Ask A Scientist

How can a whale be a mammal and not a fish?

Asked by: Madison Hensch
School: Maine Endwell Middle School
Grade: 6
Teacher: Mr. Wagstaff & Mrs. Buchak
Hobbies/Interests: Tennis, reading
Career Interest: Geologist, paleontologist, archeologist, marine biologist

Answer from Debbie Dittrich

Research Support Specialist, Binghamton University

Research area: Teardown analysis of electronic packages
Family: 3 cats and 4 cockatiels
Interests/hobbies: Docent at the Binghamton Zoo, nature photography, gardening
 

Since fish and whales both have similar streamlined shapes and live underwater one might assume that they are the same kind of animal.  So to understand why this isn’t true, let’s first take a look at a fish.  If you have never seen a fish up close, you might ask someone to take you to a local pet store where fish are easy to observe.  The first thing that you may notice is that fish are covered with scales.  Next you may notice the gills.  Gills are used to take oxygen from the water.  Since the gills contain many blood vessels the oxygen from the water goes directly into the fish’s bloodstream.  (What you see when you look at the fish is the cover over the gills, called the operculum.  The blood filled gills underneath can be seen when the fish opens the operculum to breathe.)  Look closely at the fins and tail and you will see that they are transparent and contain spines which give them support.  If you were to take the temperature of the fish, you would find that it was the same as or slightly above the temperature of the water.  Fish are not able to regulate their body temperature, in other words they are cold blooded animals.  Most fish lay eggs, and provide either no or very limited care to their babies.   Whales are not so easy to find!  They belong to the order Cetacea, which also includes dolphins and porpoises.  So if you’ve never seen a whale you might think about their more familiar relatives.  Whales and dolphins do not have scales.  They do have some (very little!) hair.  And there are no openings on these animals where the gills of the fish are located.  Instead, they breathe through blow holes located on the top of their heads (whales have either one or two, depending on the kind of whale).  The whale must come up to the surface of the water and breathe in air through these blow holes (the spout of water that you see come from the whale occurs when the animal exhales).  The air then goes to the lungs where oxygen is extracted.  The fins on the sides of their bodies are actually flippers, which have bones very similar to those in our hands and arms.  Whales use the energy from the food that they eat to generate heat and thus maintain a temperature higher than the surrounding environment.  We call them warm blooded animals.  They do not lay eggs, but instead give birth to one calf.  This calf is nursed with milk for a year or longer.  The mother whale protects its calf and teaches it how to survive.  Whales are very intelligent animals.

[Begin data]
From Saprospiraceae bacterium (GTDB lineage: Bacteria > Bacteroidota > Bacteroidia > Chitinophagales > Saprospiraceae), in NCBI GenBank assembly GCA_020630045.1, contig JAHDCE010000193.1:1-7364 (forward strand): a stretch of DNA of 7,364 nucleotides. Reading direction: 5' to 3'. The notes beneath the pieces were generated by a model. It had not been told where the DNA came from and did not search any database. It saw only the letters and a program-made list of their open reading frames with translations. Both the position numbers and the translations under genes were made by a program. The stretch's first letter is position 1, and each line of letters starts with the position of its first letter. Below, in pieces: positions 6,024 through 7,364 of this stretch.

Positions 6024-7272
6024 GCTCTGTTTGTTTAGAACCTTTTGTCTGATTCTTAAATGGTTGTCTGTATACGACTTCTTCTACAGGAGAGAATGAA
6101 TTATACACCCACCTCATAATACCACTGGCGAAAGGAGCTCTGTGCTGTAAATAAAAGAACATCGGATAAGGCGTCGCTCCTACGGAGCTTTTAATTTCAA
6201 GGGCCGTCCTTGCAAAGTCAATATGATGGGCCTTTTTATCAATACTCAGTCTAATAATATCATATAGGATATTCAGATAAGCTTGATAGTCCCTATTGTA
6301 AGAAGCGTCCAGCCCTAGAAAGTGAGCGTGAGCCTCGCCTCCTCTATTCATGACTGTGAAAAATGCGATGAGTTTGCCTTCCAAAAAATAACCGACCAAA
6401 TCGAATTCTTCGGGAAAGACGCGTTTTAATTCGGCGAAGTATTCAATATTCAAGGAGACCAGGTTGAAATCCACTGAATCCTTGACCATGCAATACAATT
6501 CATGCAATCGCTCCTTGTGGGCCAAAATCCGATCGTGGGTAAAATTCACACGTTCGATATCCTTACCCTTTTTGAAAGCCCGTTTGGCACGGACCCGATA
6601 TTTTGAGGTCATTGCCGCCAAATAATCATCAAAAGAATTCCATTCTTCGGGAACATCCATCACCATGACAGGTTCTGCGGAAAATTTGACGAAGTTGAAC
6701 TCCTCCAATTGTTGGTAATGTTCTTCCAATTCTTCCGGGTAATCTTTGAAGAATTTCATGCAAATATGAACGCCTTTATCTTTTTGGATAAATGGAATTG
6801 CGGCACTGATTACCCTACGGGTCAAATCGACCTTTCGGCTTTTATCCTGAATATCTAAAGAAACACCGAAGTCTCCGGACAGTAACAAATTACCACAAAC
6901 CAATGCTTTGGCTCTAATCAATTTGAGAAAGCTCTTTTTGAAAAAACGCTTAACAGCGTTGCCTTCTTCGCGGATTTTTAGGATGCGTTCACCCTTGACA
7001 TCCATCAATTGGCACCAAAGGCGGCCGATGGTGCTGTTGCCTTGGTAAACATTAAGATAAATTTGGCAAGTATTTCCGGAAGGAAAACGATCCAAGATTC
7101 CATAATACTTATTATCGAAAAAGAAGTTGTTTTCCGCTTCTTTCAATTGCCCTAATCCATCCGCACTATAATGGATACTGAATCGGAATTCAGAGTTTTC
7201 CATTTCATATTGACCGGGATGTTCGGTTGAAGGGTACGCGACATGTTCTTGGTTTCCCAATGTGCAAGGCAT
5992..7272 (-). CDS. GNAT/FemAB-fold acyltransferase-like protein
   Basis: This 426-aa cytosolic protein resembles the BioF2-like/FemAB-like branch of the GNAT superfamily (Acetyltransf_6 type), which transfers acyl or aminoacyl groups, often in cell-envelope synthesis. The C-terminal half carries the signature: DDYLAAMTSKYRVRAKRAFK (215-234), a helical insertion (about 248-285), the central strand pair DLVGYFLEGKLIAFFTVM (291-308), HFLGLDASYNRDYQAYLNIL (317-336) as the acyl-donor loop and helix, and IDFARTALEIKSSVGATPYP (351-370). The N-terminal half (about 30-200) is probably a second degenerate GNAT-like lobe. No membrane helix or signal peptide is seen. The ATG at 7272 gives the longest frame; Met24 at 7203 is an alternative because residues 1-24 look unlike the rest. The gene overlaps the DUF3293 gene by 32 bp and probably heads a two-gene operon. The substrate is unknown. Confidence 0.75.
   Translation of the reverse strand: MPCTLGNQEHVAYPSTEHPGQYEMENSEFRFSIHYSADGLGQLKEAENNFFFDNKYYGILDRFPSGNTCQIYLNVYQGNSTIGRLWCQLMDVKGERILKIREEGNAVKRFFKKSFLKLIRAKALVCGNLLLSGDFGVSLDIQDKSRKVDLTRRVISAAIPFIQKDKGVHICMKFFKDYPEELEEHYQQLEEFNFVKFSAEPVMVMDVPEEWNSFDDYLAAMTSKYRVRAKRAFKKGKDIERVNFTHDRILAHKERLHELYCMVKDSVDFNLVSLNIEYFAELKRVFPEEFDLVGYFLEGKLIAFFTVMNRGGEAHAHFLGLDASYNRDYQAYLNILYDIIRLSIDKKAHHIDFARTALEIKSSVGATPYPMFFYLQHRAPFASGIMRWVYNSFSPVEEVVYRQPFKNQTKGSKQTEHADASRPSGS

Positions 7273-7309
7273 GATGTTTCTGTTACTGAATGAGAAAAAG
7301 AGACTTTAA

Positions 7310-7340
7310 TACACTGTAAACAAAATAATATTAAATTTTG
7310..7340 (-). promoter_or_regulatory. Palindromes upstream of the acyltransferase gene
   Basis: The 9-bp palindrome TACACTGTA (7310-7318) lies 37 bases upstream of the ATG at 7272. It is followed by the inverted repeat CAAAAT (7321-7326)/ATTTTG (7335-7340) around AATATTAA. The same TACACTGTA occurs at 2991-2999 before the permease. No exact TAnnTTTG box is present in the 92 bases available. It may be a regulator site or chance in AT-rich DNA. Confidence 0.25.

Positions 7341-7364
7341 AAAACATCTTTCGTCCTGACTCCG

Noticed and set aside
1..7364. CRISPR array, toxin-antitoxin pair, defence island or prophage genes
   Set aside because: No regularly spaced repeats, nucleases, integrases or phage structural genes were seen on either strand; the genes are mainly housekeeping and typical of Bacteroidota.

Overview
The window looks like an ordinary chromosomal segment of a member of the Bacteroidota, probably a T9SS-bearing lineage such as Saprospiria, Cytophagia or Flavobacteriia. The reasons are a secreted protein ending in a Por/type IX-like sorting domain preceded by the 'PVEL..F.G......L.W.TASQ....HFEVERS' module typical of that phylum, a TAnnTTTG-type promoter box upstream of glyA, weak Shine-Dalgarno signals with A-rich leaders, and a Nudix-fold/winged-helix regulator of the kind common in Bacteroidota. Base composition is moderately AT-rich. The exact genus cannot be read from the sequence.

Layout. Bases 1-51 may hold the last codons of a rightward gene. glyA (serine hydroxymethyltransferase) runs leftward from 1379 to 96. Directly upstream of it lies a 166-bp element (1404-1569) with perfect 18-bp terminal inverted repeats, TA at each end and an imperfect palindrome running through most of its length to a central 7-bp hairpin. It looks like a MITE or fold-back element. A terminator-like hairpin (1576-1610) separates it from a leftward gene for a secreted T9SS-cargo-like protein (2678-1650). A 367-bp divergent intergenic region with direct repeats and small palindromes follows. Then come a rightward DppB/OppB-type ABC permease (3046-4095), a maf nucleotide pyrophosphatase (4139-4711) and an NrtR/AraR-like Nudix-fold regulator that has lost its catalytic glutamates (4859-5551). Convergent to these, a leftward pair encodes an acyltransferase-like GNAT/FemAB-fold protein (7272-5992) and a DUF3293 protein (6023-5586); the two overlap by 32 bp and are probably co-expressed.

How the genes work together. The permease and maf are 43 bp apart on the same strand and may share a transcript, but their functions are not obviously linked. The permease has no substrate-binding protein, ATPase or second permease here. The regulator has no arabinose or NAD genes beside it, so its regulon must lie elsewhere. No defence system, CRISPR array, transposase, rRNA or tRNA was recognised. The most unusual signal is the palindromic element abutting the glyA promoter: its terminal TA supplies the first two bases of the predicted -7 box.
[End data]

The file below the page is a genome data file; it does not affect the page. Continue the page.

Last Updated: 9/18/13